The U.S Emissions Inventory is Comprehensive, but Information Could be Provided on a More Timely Basis

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The Inventory of U.S. Greenhouse Gas Emissions and Sinks is a critical report that helps the U.S. government and the public apprehend the sources and trends of greenhouse gas emissions. It also helps the U.S. fulfill its international commitments to report its greenhouse gas inventory under the United Nations Framework Convention on Climate Change (UNFCCC) and the Paris Agreement. In the United States, the Environmental Protection Agency (EPA) is the leading agency for compiling and releasing GHG inventory reports. These reports are public and will be published each year around April. The U.S. inventory report is submitted to the UNFCCC and available on the EPA website for public review.

The EPA does its inventory based on national data sources and methods consistent with the UNFCCC’s guidelines. Still, it collaborates with other federal agencies, academic institutions, and non-profit and environmental organizations to accumulate and analyze this information.

The EPA’s Office of Atmospheric Programs compiles and releases these reports.  Some of the key personnel responsible for managing the inventory are:

  • Leif Hockstad, Director of the Climate Change Division, Office of Atmospheric Programs, EPA. Email:
  • Mausami Desai, Chief of the Inventory Development Group, Climate Change Division, Office of Atmospheric Programs, EPA. Email:
  • Lesley Jantarasami, Chief of the Inventory Analysis Group, Climate Change Division, Office of Atmospheric Programs, EPA. Email:

Given that the GHG Inventory Report typically provides valuable visions into concerns related to emissions that need to be addressed by policymakers, the latest date when the U.S. greenhouse gas inventory was released was April 14, 2022, which covered the emissions and sinks data for the year 2020.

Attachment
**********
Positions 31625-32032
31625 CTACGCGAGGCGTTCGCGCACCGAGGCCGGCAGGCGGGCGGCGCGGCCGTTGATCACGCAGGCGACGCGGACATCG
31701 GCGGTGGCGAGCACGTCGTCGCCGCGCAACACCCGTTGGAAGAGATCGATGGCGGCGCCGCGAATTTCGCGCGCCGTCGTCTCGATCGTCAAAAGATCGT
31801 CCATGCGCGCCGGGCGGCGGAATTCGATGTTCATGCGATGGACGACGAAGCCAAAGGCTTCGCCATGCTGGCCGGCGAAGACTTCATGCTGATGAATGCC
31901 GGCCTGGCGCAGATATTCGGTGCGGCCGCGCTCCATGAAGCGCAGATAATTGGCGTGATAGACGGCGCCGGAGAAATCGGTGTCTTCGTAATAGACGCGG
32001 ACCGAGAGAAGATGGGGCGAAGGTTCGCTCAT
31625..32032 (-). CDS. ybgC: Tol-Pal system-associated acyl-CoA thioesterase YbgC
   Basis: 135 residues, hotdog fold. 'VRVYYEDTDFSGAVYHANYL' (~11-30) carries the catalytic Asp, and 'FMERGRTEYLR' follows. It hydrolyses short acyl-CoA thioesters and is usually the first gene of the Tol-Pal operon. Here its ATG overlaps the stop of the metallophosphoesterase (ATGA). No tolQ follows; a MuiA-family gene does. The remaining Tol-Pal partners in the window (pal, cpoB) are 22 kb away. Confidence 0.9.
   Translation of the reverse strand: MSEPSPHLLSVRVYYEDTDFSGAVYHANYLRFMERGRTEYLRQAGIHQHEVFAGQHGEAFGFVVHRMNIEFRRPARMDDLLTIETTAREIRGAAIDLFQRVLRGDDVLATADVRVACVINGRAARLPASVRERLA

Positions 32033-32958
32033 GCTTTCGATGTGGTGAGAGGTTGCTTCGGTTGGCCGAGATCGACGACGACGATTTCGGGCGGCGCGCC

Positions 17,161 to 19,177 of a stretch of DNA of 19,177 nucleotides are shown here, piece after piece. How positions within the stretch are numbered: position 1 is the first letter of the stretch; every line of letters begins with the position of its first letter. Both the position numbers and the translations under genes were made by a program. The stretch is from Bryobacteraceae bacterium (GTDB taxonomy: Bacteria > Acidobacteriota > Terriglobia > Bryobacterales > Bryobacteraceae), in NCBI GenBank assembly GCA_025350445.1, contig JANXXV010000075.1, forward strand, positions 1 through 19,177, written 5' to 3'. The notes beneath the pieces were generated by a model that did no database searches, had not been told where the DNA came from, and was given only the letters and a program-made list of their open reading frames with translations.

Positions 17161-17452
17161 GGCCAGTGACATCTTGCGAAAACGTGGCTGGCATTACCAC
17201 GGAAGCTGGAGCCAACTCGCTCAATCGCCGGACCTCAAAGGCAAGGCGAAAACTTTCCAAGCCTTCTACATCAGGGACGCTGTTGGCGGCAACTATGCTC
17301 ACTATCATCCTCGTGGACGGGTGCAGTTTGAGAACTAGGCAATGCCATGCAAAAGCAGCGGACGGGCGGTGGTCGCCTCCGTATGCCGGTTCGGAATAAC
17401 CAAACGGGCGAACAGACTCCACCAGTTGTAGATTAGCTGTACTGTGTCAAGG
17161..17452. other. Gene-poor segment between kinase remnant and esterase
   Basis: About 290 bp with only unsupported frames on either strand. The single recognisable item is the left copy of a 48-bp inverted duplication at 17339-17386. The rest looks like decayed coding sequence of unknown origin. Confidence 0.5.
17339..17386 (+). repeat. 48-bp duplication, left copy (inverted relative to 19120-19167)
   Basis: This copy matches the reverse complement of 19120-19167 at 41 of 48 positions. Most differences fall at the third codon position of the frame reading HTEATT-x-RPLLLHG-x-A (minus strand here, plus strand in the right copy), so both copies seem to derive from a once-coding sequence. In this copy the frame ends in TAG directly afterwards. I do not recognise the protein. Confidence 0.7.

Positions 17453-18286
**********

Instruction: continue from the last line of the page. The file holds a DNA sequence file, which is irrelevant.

Some of the features of the U.S. greenhouse gas inventory report for 2020 are:

  • “In 2020, U.S. greenhouse gas emissions totaled 6,340.2 million metric tons of carbon dioxide equivalents (MMT CO2 Eq.), or 5,586.0 MMT CO2 Eq. after accounting for sequestration from the land.
  • Emissions decreased in 2020 by 10% compared to 2019.
  • Greenhouse gas emissions in 2020 were 21% below 2005.
  • The different types of greenhouse gas emissions reported in the inventory are carbon dioxide (CO2), methane (CH4), nitrous oxide (N2O), hydrofluorocarbons (HFCs), perfluorocarbons (PFCs), sulfur hexafluoride (SF6), and nitrogen trifluoride (NF3).
  • The leading sources of greenhouse gas emissions in 2020 were electricity generation (25%), transportation (29%), industry (23%), commercial and residential buildings (13%), and agriculture (10%).”

Based on the last greenhouse gas inventory report, the U.S. has made significant progress in reducing its greenhouse gas emissions over the past decade, mainly due to significant changes in the energy sector, such as increased use of renewable energy sources and enhanced energy efficiency and fuel economy.

However, there are still challenges in meeting U.S. long-term climate goals, such as reaching net-zero emissions by 2050.  To achieve these goals, the U.S. needs to implement more ambitious policies and measures across all sectors of the economy, as well as enhance its cooperation with other countries and stakeholders.   There should also be an emphasized role of capacity building and training amongst all sectors’ workers and employees to educate them about the carbon footprint and how to reduce these harmful impacts.

Furthermore, by taking into consideration the COVID-19 pandemic and its temporary impact on reducing greenhouse gas emissions in 2020, there is still a need for building resilience and more robust adaptation strategies to climate change impacts, such as extreme weather events, wildfires, droughts, floods, and health risks.

This post was submitted by U.S. Country Manager Shahrzad Majdameli


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